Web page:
Rev. Dr. Joseph N. Goh was born in April 1971 to a family of mostly-Chinese mixed ancestry in the city of Kuching in the Malaysian state of Sarawak. The elder of two children, his formative years were marked by weekend picnics in the country, Roman Catholic midnight masses, English novels, British and Malaysian sophisti-pop singles (think Sade and Sheila Majid), supernatural horror movies and fiery parental squabbles. Goh became aware that he was ‘different’ at the age of six although he did not have the capacity to articulate the word ‘gay’ until well into his teenage years. As a teenager who tried to date girls but ended up happily interacting with them as sisters, and who developed intense crushes on his male classmates, Goh’s inner conflict was exacerbated by the fact that his elders were pillars of the local Roman Catholic community. In fact, his maternal great-grandfather had left China to minister as a catechist in Sarawak and his paternal grand-aunt was a highly respected religious sister. He was deeply conflicted as being gay was (and still is) associated with illegal behaviour, abnormality, shame and sinfulness in many sectors of Malaysian life.
Fearing rejection and ridicule, the young teenage Goh disguised his sexuality from his family and friends for as long as he could. Nevertheless, he found in the Creator God a refuge of unconditional acceptance and the source of being gay. He read up as much as he could on Roman Catholic teachings and practices, and gradually considered the real possibility of channelling and transforming ‘forbidden feelings’ into a life of dedicated service to God. A lot of his time was spent in duties as an altar server, a member of the Legion of Mary, and quiet moments in prayer and discernment. Three months shy of his twenty-second birthday, and after a brief foray in secondary school teaching, he left Kuching for full-time training in religious life and the priesthood in Singapore. In the process, he found himself schooled in philosophy, theology, and practical ministerial matters. Goh professed permanent vows and was ordained by the time he was thirty. After his ordination in 2000, Goh was sent to a semi-rural parish in Malaysia to serve the mostly indigenous Bidayûh and Iban people whom he grew to respect and love. He also served on numerous ecclesial commissions in and beyond the Archdiocese. He was happy but he still could not find the inner peace and reconciliation for which he was craving. Despite experiencing the deep love of God, the official church teaching on same-sex attracted people as ‘intrinsically disordered’ and ‘objectively disordered’ continued to haunt him.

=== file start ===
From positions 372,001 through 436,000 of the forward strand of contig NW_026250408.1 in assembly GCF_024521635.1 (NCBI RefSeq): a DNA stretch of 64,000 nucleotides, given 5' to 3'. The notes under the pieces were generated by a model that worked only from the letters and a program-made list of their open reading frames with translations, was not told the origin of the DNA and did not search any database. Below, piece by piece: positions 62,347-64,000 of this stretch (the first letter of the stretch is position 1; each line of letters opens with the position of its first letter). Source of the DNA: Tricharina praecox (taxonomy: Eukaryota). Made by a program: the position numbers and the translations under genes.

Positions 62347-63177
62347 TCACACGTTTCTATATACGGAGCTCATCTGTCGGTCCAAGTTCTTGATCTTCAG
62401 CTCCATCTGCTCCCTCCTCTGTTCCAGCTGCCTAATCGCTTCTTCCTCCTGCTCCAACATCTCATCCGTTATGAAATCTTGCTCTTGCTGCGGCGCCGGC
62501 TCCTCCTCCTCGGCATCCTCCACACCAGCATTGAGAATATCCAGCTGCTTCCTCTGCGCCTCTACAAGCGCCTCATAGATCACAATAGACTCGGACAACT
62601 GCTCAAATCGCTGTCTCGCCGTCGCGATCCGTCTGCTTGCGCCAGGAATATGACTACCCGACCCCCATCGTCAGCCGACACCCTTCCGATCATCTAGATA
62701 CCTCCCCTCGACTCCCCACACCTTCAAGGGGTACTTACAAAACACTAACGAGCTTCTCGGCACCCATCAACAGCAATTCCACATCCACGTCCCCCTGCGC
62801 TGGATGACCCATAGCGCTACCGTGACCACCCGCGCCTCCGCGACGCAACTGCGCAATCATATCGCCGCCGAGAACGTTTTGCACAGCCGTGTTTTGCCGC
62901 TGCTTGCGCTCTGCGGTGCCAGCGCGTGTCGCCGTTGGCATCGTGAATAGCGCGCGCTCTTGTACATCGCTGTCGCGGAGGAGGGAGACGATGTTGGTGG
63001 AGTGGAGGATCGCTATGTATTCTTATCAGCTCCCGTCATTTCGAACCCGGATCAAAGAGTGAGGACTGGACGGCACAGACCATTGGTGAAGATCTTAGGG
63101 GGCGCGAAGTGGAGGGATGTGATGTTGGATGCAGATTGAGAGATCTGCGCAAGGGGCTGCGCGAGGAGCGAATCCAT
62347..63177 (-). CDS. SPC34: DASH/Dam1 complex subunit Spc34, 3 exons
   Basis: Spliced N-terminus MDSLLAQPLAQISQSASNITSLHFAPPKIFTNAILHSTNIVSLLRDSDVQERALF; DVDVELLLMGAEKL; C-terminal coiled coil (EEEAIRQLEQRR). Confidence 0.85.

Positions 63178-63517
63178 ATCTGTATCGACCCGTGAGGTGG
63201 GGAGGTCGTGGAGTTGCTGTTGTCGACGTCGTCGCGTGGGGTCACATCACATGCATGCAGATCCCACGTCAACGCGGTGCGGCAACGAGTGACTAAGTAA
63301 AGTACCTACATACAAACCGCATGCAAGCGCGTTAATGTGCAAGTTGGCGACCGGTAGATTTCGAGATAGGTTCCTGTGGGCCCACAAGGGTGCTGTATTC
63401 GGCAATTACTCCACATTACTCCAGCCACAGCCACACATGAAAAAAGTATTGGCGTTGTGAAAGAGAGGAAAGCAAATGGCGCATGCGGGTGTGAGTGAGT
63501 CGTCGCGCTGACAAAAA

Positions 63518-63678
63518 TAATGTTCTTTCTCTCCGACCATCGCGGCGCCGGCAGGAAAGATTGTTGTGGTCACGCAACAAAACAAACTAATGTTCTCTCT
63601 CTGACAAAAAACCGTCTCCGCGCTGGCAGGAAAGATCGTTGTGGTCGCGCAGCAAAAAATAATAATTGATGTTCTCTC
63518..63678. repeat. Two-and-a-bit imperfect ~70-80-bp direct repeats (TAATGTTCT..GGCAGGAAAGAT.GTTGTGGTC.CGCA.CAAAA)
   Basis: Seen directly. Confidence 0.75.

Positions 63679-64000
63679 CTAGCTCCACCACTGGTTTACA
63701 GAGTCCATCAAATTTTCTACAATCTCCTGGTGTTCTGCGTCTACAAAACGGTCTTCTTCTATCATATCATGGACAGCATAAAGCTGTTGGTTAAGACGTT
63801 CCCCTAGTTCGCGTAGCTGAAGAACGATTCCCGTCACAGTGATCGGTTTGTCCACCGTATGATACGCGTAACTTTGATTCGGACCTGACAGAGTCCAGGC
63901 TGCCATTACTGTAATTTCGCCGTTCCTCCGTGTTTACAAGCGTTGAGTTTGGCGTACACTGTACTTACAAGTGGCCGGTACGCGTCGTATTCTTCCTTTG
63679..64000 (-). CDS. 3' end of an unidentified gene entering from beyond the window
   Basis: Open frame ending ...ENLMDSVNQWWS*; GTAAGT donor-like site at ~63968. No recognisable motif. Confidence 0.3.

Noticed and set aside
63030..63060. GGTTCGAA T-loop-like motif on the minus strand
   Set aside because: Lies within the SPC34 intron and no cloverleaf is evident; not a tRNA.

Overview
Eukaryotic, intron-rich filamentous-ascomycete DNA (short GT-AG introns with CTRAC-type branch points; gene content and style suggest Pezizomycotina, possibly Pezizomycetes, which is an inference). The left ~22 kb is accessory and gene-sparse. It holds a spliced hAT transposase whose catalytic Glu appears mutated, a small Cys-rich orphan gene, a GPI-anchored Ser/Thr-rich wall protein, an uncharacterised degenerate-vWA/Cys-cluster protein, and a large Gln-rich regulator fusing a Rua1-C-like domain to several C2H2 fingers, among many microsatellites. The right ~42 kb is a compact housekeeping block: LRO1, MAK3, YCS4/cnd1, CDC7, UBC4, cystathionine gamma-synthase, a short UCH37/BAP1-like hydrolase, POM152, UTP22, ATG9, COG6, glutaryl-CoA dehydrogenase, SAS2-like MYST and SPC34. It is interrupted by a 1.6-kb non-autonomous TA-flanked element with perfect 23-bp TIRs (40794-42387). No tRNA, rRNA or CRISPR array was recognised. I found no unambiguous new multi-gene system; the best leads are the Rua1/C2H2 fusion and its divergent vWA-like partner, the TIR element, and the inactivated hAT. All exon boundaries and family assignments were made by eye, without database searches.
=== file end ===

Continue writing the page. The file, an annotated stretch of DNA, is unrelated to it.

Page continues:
After eight years of full-time ministry, Goh received permission to undertake graduate studies in systematic theology (sacramentology) at the Jesuit School of Theology of Santa Clara University at the Graduate Theological Union in Berkeley, California in 2008. During this time, he made many good friends at the School, the parishes to which he supplied masses, the religious communities at which he stayed, and in the wider east bay and bay area. At the end of a two-year programme over three years, Goh finally earned Licenciate in Sacred Theology (STL) and Master of Theology (ThM) degrees. The life lessons he learned during this period were both cathartic and transformative. It was at this time that his passion for academia, research and education was further fuelled. More importantly, meeting ordained and non-ordained academic and non-academic staff and students who were LGBTQ or allies – especially those who were Roman Catholic – introduced him to a whole new world of possibilities to live happily as being an out gay, ordained Christian man. In 2019 at Berkeley, Goh was inducted into the Emerging Queer Asian Pacific Island Religion Scholars (EQARS) group and was introduced to a variety of queer theologies.
Goh gradually learned to relinquish Roman Catholic exceptionalism and embrace a more radical, progressive and inclusive form of Christianity. He was finally able to see that God was so much bigger and more magnanimous than he had originally thought God was. Goh could finally separate God from church, which meant that in good conscience, he could no longer preach and uphold heteronormative, cisnormative, sexist and patriarchal forms of theology. Several alarming incidents in community life also caused him to doubt that he was actually suited for religious life. After many nights of tears, pain and negotiation with God, he finally decided to leave the Roman Catholic religious life and priesthood in 2010. He still cherished his calling to the presbyteral ministry and eventually transferred his credentials to an Independent Catholic jurisdiction in 2011. However, he is currently searching for a more established community that will allow him to explore his transgressive theological sentiments, and which can accommodate his combined vision of an academic career, ministerial service and a committed relationship.
Upon returning to Malaysia in 2010, Goh broke the news of his departure from Roman Catholicism and came out to his parents who, much to his relief, welcomed the news well. His dad said to him, ‘It doesn’t matter if you’re gay, you’re still our son and we love you’. He had come out to his sister many years earlier and she had accepted him then by telling him that she understood how ‘some people prefer coffee and others prefer tea’. Eager to experience new forms of service after 17 years of ecclesiastical ministry, he ventured into not-for-profit work and served as an HIV Counselling and Testing Manager at PT Foundation, a community based organisation concerned with issues of gender, sexuality and sexual health in Kuala Lumpur. Goh’s world expanded again, as he found himself working alongside diverse colleagues who hailed from diverse communities of gay men, lesbian women and other queer people, transgender women and men, transgender women sex workers, female sex workers, People Living with HIV and People Who Inject Drugs, as well as interns, volunteers and resource persons who either identified as LGBTQ or were allies.